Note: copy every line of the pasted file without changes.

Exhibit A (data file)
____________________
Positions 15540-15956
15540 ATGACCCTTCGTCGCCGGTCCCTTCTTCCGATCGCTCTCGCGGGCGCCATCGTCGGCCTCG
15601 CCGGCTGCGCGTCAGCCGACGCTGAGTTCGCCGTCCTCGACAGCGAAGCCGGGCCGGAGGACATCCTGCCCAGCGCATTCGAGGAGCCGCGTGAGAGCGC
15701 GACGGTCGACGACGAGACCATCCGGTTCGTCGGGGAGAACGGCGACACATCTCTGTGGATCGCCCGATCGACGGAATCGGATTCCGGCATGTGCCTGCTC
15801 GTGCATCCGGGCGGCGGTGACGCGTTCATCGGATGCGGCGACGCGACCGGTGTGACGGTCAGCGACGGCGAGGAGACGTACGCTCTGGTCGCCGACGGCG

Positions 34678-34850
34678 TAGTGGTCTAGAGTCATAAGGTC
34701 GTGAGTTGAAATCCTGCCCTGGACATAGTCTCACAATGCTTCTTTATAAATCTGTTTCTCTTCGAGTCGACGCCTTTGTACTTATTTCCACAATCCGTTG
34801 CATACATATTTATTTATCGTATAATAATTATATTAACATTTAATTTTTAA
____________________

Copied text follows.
Positions 15540-15956
15540 ATGACCCTTCGTCGCCGGTCCCTTCTTCCGATCGCTCTCGCGGGCGCCATCGTCGGCCTCG
15601 CCGGCTGCGCGTCAGCCGACGCTGAGTTCGCCGTCCTCGACAGCGAAGCCGGGCCGGAGGACATCCTGCCCAGCGCATTCGAGGAGCCGCGTGAGAGCGC
15701 GACGGTCGACGACGAGACCATCCGGTTCGTCGGGGAGAACGGCGACACATCTCTGTGGATCGCCCGATCGACGGAATCGGATTCCGGCATGTGCCTGCTC
15801 GTGCATCCGGGCGGCGGTGACGCGTTCATCGGATGCGGCGACGCGACCGGTGTGACGGTCAGCGACGGCGAGGAGACGTACGCTCTGGTCGCCGACGGCG

Positions 34678-34850
34678 TAGTGGTCTAGAGTCATAAGGTC
34701 GTGAGTTGAAATCCTGCCCTGGACATAGTCTCACAATGCTTCTTTATAAATCTGTTTCTCTTCGAGTCGACGCCTTTGTACTTATTTCCACAATCCGTTG
34801 CATACATATTTATTTATCGTATAATAATTATATTAACATTTAATTTTTAA